This is truly extraordinary and strengthens one of Friedenberg’s most powerful themes: the widespread Canadian habit of secrecy, defended up to the last possible moment by the law, and then, when the secret is no more, the acceptance of the immunity of authority from the consequence of its misdeeds. This is abundantly illustrated by the proceedings of the McDonald Commission of inquiry into the conduct of the Royal Canadian Mounted Police, by the proceedings and by such of the evidence as has been published. It became known, and this led to the establishment of the commission, that the RCMP had for many years, and especially during the Quebec political crisis of 1970, engaged in illegal activities: opening letters, having improper access to and use of medical records, forging letters and political manifestoes to discredit left-wing and French nationalist political movements, burning a barn to discredit a suspect political movement (this is one of the more ludicrous of the episodes revealed), and so on.
Friedenberg argues, and I think he is right, that the point of the McDonald Commission was to shield delinquent members of the RCMP from the legal consequences of their acts, and that this confers on them a quite different status from that of private citizens who are without reluctance prosecuted for similar breaches of the law. The members of the commission are all of them camarades of the Liberal establishment. The commission has refused to allow legal representation to the Progressive-Conservative Party and to the Canadian Civil Liberties Association; but voted two to one to allow the RCMP’s counsel to cross-examine hostile witnesses about their personal backgrounds (to establish credibility). As Friedenberg notes, this caused one witness to protest that it seemed as though he, and not the members of the RCMP, was on trial.
But the most educative part of the commission’s proceedings has been the performance before it—and especially the performance of Francis Fox—of those who were members of the Government at the relevant times. There were, of course, the “to the best of my knowledge/recollection” statements that Watergate accustomed us to; but even more remarkable, and more impudent, “were the successive assurances that Solicitor General Fox passed on from his immediate subordinates that each incident brought to light…was an isolated example reflecting the political temper of the October  crisis…rather than established policies, authorized or at least countenanced by the commissioner of the RCMP or the solicitor general.” The Canadian presumption, Friedenberg argues, is that public officials are concerned with the common good and may do with impunity what would get a private citizen into trouble with the law. The RCMP is, in fact, still a sacred and venerated institution in Canadian life; and it was striking that the Progressive Conservatives, in their short time of office, quite lost that concern for civil liberties the case of the RCMP had persuaded them to show while they were in opposition.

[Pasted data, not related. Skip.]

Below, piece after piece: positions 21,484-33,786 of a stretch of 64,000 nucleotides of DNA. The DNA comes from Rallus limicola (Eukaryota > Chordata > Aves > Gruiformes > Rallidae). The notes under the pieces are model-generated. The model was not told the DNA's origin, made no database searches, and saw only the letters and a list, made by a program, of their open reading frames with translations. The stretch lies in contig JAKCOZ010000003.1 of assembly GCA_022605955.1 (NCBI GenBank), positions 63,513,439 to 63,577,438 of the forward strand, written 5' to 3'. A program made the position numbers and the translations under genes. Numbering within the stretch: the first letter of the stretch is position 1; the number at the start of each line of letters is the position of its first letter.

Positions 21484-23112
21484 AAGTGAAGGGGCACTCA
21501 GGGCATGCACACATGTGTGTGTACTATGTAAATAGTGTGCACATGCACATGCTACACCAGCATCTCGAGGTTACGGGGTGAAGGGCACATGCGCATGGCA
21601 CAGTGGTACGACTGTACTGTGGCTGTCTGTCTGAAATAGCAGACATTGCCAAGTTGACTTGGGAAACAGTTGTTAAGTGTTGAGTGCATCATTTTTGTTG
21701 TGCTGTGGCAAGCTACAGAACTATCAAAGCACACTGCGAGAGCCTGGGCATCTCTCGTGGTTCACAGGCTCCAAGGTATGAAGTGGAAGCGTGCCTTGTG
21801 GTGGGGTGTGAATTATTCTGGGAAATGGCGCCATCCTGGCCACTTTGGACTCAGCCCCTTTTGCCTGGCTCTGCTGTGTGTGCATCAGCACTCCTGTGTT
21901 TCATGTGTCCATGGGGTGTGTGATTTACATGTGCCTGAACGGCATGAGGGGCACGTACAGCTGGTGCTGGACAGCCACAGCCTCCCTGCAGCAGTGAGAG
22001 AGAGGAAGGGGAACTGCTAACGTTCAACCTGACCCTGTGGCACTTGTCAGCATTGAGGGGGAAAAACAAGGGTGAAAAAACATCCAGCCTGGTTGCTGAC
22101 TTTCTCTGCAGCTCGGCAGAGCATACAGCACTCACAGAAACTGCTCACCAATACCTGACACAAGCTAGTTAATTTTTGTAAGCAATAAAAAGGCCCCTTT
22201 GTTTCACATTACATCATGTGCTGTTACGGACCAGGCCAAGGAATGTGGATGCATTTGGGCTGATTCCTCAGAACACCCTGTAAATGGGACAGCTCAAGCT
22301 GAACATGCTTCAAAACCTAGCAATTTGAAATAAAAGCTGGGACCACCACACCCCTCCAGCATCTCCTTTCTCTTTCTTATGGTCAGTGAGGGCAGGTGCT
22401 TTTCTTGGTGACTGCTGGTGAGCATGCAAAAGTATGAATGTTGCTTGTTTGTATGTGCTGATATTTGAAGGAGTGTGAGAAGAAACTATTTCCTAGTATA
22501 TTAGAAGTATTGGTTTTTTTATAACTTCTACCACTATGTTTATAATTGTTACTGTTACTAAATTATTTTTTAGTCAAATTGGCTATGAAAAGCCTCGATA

We may allow that Friedenberg has made a strong case (and he brings much other illustrative material, especially from economic life, before us) for his view that Canada is a deferential society, in which those in authority are presumed to have good intentions when they do something illegal or morally off-color, in which the proceedings of government are impenetrable by the common man, and in which the legal and constitutional arrangements are such that men lack or have a weak hold upon the notion of the inalienable rights of man. He repeatedly tells us that in practice the difference between Canada and the United States isn’t very great, but that somehow the social atmosphere of Canada is, as it were, thicker, more cloying, even perhaps relatively boring. I see what he means by this. But I think the case for a written constitution, rights expressed in legal formulas, and the rest, as against an unwritten constitution and parliamentary sovereignty, is less powerful than he wants it to be. At the end of his book he handsomely and engagingly says two things. First, that there is less sheer bigotry in Canada than in the United States: “English Canadians are not really into bigotry, but they are usually highly ethnocentric.” Admirably put. Then,
The ubiquitous Government of Canada does not merely restrict; it also establishes order, which is the fundamental precondition of freedom. You are not free to walk about the city if you have reason to fear being mugged or shot. You are not free to do anything much in your later years if you are continually dogged by threats of catastrophic illness. In these important respects Canadians enjoy far more freedom than Americans.
And he adds that “despite the enormous potential for oppression the Canadian system affords, I have not been and do not feel oppressed here; and the years I have spent in this country have been the happiest I have known.” This is good to hear and Canadians will wish him further happiness and a fruitful career in Canada. He has given them in his book something that combines the pleasure-giving properties of the most delicious confectionary with the cleansing properties of a purge.
George Woodcock’s handsome book is delightful and informative, the best introduction I have come across to the splendors and miseries of Canadian history, and it ends with a shrewd and balanced discussion of Canada’s social and political problems. Its tone is softer and gentler than Friedenberg would think appropriate; but Woodcock was born in Canada and returned to Canada after life and education in England; and despite his attachment to anarchism somewhat in the Kropotkin style, he is not a rancorously political character. The Canadians may be mistaken for a “coffee-table book.” It is that, and an attractive one with many fine illustrations; but it is also a book for the student and for anyone who wants to know more about Canada. Woodcock, followed by Friedenberg, and Arnopoulos and Clift, would leave the inquirer about matters Canadian more informed and perhaps wiser in his judgments.
July 17, 1980
The Canadian Forum—in a class by itself as a journal of opinion and information—for February 1980 has a splendid collection of articles on many aspects of the question of Quebec, as this has been made urgent by the campaign of the Parti Québecois and the responses to it. There is an acute discussion of the constitutional structure of a Canada which would respect the special character of Quebec by Professor Bergeron of Laval University; and an eloquent plea from Professor McRoberts of York University for English-speaking Canada to recognize Quebec’s nation-hood. The discussion is, of course, pre-Referendum, but it keeps its value. ↩